“It’s all over, wherever there was severe damage from Sandy,” said Neos, who has found voids underneath buildings in Sheepshead Bay and Brighton Beach. “If there’s another storm, people might lose their whole house because of a void.”

Yes, let's recall the previous Rockaway sinkhole debacle.

A film that may interest you

A story about greed, politics and the land grab of the century, ZIPPER chronicles the battle over an American cultural icon. Small-time ride operator, Eddie Miranda, proudly operates a 38-year-old carnival contraption called the Zipper in the heart of Coney Island’s gritty amusement district. When his rented lot is snatched up by an opportunistic real estate mogul, Eddie and his ride become casualties of a power struggle between the developer and the City of New York over the future of the world-famous destination. Be it an affront to history or simply the path of progress, the spirit of Coney Island is at stake. In an increasingly corporate landscape, where authenticity is often sacrificed in the interest of economic growth, the Zipper may be just the beginning of what is lost.

Zipper website

It opens Friday, August 9th at IFC in Manhattan.

Saturday, July 27, 2013

Turtles dying at Bowne Park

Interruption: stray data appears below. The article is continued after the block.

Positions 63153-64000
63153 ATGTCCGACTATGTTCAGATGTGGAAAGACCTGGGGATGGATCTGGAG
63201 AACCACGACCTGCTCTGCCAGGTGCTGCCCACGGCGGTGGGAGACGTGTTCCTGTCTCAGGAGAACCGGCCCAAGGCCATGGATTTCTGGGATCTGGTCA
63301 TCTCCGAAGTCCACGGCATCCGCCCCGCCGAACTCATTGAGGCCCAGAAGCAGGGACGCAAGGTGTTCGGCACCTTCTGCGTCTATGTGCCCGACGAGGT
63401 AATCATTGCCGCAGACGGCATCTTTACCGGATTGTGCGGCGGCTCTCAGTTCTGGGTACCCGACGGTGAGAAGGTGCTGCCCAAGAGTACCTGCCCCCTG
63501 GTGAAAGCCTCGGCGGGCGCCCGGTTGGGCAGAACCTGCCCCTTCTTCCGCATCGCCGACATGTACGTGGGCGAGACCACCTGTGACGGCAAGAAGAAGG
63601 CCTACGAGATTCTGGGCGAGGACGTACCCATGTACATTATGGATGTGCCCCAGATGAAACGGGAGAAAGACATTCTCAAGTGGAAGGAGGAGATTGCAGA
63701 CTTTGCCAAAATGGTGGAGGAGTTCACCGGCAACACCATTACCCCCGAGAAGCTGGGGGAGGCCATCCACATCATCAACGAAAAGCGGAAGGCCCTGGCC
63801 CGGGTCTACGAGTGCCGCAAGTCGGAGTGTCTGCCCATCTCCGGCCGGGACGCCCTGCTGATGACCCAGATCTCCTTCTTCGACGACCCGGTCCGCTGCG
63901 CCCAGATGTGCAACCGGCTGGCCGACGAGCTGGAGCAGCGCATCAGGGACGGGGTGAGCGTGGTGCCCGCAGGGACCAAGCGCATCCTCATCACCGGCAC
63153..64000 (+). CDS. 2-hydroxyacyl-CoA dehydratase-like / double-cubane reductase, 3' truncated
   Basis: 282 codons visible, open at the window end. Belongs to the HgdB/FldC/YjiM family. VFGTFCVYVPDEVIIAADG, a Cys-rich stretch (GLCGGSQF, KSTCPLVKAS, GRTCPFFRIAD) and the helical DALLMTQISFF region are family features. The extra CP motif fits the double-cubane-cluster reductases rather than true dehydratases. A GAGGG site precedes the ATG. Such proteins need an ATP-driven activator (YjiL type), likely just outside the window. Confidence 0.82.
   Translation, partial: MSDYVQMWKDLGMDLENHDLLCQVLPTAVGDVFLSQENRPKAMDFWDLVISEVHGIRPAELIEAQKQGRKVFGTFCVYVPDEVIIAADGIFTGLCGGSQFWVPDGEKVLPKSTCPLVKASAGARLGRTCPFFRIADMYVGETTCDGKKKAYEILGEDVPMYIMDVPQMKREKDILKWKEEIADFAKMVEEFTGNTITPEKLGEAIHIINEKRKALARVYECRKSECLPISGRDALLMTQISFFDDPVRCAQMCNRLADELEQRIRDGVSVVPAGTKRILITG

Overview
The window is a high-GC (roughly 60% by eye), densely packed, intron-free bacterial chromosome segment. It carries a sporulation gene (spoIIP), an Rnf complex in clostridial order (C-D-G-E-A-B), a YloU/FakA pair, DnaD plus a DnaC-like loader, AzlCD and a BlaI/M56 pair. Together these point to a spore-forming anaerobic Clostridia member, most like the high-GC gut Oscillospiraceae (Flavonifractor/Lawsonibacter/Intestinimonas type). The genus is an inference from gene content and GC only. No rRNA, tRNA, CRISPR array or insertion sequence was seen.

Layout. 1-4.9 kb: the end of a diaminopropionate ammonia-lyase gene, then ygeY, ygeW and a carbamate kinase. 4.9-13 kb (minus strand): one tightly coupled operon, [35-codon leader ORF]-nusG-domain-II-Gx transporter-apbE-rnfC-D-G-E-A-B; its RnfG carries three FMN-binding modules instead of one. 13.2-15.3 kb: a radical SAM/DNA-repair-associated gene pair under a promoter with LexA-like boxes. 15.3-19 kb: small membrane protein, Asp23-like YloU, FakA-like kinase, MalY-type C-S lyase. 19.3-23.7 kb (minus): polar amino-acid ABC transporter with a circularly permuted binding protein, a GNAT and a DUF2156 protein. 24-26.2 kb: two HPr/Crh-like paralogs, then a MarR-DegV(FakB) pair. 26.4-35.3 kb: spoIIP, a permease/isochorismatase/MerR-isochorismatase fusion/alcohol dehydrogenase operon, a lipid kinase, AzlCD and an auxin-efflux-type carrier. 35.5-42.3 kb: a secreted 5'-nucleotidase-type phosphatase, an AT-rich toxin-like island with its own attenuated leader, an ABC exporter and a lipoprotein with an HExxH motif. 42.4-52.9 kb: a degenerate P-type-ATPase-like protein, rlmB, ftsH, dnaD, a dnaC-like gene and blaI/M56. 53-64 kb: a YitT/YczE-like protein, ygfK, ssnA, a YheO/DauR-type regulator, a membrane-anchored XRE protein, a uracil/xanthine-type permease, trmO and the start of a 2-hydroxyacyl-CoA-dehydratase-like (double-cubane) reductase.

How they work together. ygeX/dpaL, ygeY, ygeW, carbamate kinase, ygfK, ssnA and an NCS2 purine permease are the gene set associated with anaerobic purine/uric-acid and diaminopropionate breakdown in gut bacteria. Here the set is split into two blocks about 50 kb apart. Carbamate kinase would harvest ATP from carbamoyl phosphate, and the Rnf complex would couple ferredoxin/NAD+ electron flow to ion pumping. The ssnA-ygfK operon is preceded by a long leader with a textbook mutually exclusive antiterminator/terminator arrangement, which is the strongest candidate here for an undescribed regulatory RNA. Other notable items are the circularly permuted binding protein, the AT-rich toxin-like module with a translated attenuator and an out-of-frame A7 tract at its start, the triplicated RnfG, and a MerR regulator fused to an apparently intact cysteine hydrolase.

This is a large, bloated, dead turtle with its mouth open in agony in the pond at Bowne Park. One of its legs is probably entangled in a discarded length of fishing line. This has happened before. It’s disgusting and extremely upsetting. The turtle most likely drowned and then bobbed to the surface as it started to decompose and filled with gas. Last summer an enormous turtle died in a similar manner.

When is the Dept. of Parks going to wise up and BAN FISHING AT CITY PARKS???? I don’t think the dead wildlife find it all that sporting!!!

Something is extremely wrong with people that feel the need to torture animals with their children for fun. Their justification of fish not being able to feel pain is just painfully stupid! Haven’t they ever seen a fish out of water? Does it look like it’s not suffering?


Flooshing Rezident

As always, thanks again Crappy!

What's a Tropical Carrot?

"Corner of Grandview Avenue and Himrod Street, outside Grover Cleveland High School in Ridgewood. Not sure who put this here, but it's certainly illegal." - Anonymous

What IS a tropical carrot, anyway?

He's certainly no Helen Marshall

From the Bronx Times:

Borough President Ruben Diaz Jr. may want a soccer stadium for the Bronx, but forget about sacrificing any parkland for it.

“I do not think that using public parkland is such a good idea,” said Diaz, who would still love to see an arena built in the borough for the NYC Football Club, a Major League Soccer franchise still vying for a home in Flushing Meadows-Corona Park.

Wow. Why is it that on this side of the water elected officials think that building stadiums on parkland is a great idea?

An unusual crime

From Fox 5:

Police in Queens were investigating an unusual bank robbery on Friday morning.

Someone used a backhoe to break into a Chase bank on 48th Street in the Maspeth section of the borough.

It apparently took place at about 3 a.m. while the bank was closed.

Video from SkyFoxHD showed a wall and door smashed in the front of the building. The backhoe was still sitting in front of the building.

Police say the thief broke in through the ATM vestibule. The ATM was laying in front of the building after the break-in.